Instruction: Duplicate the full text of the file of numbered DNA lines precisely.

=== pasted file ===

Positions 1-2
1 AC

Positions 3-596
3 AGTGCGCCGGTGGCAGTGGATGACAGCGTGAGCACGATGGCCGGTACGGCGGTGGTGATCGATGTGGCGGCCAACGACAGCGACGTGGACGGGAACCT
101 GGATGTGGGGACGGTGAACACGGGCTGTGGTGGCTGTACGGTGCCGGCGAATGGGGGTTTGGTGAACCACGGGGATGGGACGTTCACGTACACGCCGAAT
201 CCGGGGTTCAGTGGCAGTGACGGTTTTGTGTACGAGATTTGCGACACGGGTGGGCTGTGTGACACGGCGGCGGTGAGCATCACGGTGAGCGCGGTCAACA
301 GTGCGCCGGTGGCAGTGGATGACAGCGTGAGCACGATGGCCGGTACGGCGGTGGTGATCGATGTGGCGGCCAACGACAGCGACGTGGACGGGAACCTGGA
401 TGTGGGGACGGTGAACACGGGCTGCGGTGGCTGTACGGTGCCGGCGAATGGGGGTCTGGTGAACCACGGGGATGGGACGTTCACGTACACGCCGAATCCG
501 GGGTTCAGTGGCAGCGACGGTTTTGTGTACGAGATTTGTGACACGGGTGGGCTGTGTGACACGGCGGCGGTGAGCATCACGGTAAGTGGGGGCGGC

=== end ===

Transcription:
Positions 1-2
1 AC

Positions 3-596
3 AGTGCGCCGGTGGCAGTGGATGACAGCGTGAGCACGATGGCCGGTACGGCGGTGGTGATCGATGTGGCGGCCAACGACAGCGACGTGGACGGGAACCT
101 GGATGTGGGGACGGTGAACACGGGCTGTGGTGGCTGTACGGTGCCGGCGAATGGGGGTTTGGTGAACCACGGGGATGGGACGTTCACGTACACGCCGAAT
201 CCGGGGTTCAGTGGCAGTGACGGTTTTGTGTACGAGATTTGCGACACGGGTGGGCTGTGTGACACGGCGGCGGTGAGCATCACGGTGAGCGCGGTCAACA
301 GTGCGCCGGTGGCAGTGGATGACAGCGTGAGCACGATGGCCGGTACGGCGGTGGTGATCGATGTGGCGGCCAACGACAGCGACGTGGACGGGAACCTGGA
401 TGTGGGGACGGTGAACACGGGCTGCGGTGGCTGTACGGTGCCGGCGAATGGGGGTCTGGTGAACCACGGGGATGGGACGTTCACGTACACGCCGAATCCG
501 GGGTTCAGTGGCAGCGACGGTTTTGTGTACGAGATTTGTGACACGGGTGGGCTGTGTGACACGGCGGCGGTGAGCATCACGGTAAGTGGGGGCGGC